Afghanistan + 4 more

UNHCR briefing notes: Afghanistan, Ethiopia/Somaliland, Djibouti/Ethiopia

News and Press Release
Originally published
Kris Janowski - Media Relations
This is a summary of what was said by the UNHCR spokesperson at today's Palais des Nations press briefing in Geneva.

1) Afghanistan emergency

The High Commissioner today is scheduled to meet with Pakistan's President Pervez Musharraf. Later in the day, he will also meet with the Taleban representative in Pakistan. In meetings with Pakistani officials to date the High Commissioner has repeatedly urged Afghanistan's neighbours to open their borders to fleeing Afghans, particularly vulnerable people and those fleeing forced conscription.

Meanwhile thousands of refugees are crossing into Pakistan, mostly through unofficial border crossings since only the sick, the wounded and the frail are allowed to cross officially.

On Sunday, 62 families (303 individuals) entered the Killi Faizo staging camp on the Chaman border, and on Monday a further 54 families (264 individuals), taking the total at the site at the end of yesterday to just over 1,350 -- an average of some 200 per day since the site became operational a week ago. On Tuesday 500 more people were waiting to get into the camp. However, this number does not represent the total number of people crossing into the southern Pakistan province of Baluchistan, since other new arrivals continue to cross either by the Chaman crossing or elsewhere and head straight to relatives or friends elsewhere.

Monitoring of border areas in the North-West Frontier shows that there are thousands of people are also crossing into Pakistan, using small roads and unofficial entry points. Last weekend more that 5,000 people are believed to have crossed in this way. The overall figure of Afghans who have fled to Pakistan since September 11th remains unknown but various estimates put it at more than 100,000.

2) Ethiopia/Somaliland

Several trucks in a repatriation convoy carrying more than 1,700 Somali refugees returning home from camps in eastern Ethiopia were on Sunday pulled out of mud, three days after the 25-truck convoy got stuck several kilometres away from the Ethiopia/Somalia border. The convoy carrying more than 400 families arrived in the north-west Somalia town of Hargeisa late Sunday, on the fourth day after it left Daror camp in eastern Ethiopia. The return convoy had departed the refugee camp at dawn on 25 November for a journey that had been expected to last a maximum of six hours - four hours from the camps to the Ethiopia/Somalia border and another two hours to the Somaliland town of Hargeisa. Trucks in the convoy got stuck at a place called Buro-Duray, some 25 Kms from the Ethiopia/Somalia border.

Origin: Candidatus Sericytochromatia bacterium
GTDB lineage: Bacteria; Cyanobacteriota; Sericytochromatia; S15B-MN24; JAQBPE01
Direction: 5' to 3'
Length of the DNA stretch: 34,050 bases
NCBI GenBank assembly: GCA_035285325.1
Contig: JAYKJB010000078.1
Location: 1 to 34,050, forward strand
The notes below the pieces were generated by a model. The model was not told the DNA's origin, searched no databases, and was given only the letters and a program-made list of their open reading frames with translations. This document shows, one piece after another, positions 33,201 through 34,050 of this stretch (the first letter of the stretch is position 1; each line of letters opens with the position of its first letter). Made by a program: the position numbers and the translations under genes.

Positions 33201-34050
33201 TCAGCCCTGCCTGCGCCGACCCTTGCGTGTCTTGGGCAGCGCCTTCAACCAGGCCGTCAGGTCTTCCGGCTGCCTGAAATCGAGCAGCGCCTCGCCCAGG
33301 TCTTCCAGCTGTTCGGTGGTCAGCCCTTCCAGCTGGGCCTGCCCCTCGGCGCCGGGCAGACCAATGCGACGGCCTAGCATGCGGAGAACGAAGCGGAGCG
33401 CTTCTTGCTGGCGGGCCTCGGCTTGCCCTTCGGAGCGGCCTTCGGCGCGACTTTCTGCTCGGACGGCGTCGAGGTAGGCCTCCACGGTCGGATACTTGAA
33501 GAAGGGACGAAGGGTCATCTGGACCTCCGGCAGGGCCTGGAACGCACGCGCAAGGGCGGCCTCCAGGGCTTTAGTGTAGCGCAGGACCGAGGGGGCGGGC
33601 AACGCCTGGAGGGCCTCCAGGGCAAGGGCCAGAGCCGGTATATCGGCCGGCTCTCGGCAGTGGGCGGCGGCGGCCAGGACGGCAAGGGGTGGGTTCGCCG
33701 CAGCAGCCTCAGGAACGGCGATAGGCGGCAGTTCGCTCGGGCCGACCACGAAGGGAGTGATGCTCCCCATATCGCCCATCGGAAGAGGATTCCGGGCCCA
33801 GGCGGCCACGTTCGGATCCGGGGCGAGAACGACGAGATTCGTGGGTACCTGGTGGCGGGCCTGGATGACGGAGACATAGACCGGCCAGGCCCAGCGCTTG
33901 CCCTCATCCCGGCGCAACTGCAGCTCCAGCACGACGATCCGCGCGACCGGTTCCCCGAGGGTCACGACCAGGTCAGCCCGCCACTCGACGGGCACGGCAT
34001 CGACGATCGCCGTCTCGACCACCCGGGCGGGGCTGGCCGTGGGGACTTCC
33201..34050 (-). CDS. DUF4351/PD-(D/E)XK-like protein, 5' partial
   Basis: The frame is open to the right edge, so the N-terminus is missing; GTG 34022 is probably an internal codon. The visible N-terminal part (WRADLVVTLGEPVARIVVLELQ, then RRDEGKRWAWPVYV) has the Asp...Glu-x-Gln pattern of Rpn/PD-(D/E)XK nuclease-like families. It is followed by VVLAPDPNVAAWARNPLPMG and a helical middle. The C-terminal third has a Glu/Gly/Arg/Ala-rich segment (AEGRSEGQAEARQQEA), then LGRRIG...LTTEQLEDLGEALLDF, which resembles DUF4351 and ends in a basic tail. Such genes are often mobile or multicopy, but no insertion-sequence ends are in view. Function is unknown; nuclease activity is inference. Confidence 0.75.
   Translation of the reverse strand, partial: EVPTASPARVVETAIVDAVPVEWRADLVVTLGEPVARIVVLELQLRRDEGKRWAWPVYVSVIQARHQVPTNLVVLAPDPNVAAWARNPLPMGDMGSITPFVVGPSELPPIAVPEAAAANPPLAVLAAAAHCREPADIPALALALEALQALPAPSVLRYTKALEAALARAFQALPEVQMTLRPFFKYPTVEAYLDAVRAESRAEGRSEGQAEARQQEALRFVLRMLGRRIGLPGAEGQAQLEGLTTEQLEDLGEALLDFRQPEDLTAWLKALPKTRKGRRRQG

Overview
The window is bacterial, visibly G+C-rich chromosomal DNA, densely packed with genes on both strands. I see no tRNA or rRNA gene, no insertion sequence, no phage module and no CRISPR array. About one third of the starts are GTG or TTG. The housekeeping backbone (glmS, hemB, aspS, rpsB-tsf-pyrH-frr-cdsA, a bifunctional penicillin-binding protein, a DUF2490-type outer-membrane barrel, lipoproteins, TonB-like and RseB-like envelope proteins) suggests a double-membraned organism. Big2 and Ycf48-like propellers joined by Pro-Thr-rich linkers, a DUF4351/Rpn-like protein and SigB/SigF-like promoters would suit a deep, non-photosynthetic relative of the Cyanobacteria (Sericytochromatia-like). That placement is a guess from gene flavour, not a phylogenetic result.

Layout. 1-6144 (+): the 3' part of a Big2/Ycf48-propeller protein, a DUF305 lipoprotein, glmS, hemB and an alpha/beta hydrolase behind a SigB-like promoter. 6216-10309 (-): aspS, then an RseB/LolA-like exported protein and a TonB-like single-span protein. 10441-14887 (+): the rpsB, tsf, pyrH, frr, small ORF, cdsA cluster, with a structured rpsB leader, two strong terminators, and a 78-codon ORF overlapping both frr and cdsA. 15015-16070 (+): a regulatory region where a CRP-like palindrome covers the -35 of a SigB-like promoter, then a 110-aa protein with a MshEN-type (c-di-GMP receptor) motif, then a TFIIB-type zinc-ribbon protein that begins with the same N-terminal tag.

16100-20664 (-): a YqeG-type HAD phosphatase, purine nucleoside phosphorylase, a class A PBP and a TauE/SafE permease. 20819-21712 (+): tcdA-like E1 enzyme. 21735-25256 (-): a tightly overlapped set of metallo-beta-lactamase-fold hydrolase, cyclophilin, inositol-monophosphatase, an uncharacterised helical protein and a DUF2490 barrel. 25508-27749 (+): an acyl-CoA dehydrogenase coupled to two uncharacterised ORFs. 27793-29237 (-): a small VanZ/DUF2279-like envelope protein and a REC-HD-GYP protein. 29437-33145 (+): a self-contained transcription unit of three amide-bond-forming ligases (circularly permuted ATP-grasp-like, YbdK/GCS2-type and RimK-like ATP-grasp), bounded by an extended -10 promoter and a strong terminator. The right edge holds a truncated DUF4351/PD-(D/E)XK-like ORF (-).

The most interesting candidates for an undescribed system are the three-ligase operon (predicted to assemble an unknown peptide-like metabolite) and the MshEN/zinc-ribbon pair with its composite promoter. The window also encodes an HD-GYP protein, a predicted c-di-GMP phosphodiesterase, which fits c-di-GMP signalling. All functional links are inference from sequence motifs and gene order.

UNHCR staff escorting the convoys made urgent arrangements to provide food and water to the stranded returnees while efforts were made to dislodge the trucks from the mud. The region is experiencing heavy rains that are expected to continue till the end of November when the short rainy season ends.

Capitalising on dry spells over the weekend, UNHCR in Jijiga yesterday (Monday) sent two convoys carrying 3,183 returnees to Somaliland. The convoys arrived in Hargeisa late yesterday without any difficulties.

Nearly 44,000 Somali refugees have returned home, this year alone, from camps in eastern Ethiopia to north-west Somalia, also known as Somaliland. UNHCR hopes to arrange more convoys for the return of more than 10,000 Somali refugees remaining in Daror camp which is slated for closure before the end of the year.

3) Djibouti/Ethiopia

The repatriation from Ethiopia of some 600 Djiboutians of Afar ethnic origin begins today with a first group of over 200 people gathering at a transit centre in the north of Ethiopia, ahead of their departure for the border tomorrow morning.

Refugees from Djibouti fled to Ethiopia following the conflict between the Front for the Restoration for Unity and Democracy (FRUD) and the government of Djibouti in 1993 - 94. After a peace agreement was signed and a general amnesty declared in February 2001, UNHCR negotiated a voluntary repatriation agreement with the two countries.

Since then, UNHCR and the Ethiopian government refugee department have used radio messages to advise Djibouti refugees in the northern Afar region and Addis Ababa how and where to register if they wished to return home. Djibouti government officials travelled to Ethiopia in June this year to meet with the refugees and elders from the group of exiles visited their home areas in Djibouti in September to judge conditions for themselves.

The refugees are mainly nomads and are returning to the Dikhil and Tajourah areas of Djibouti. Those from Tadjourah, in the north of the country, will spend another two nights in temporary UNHCR transit centres before reaching their home regions. Each returnee will receive a small cash grant, basic cooking and shelter items and nine months' food rations to help their reintegration. UNHCR will operate two more convoys during the first half of November to complete the repatriation of the group.

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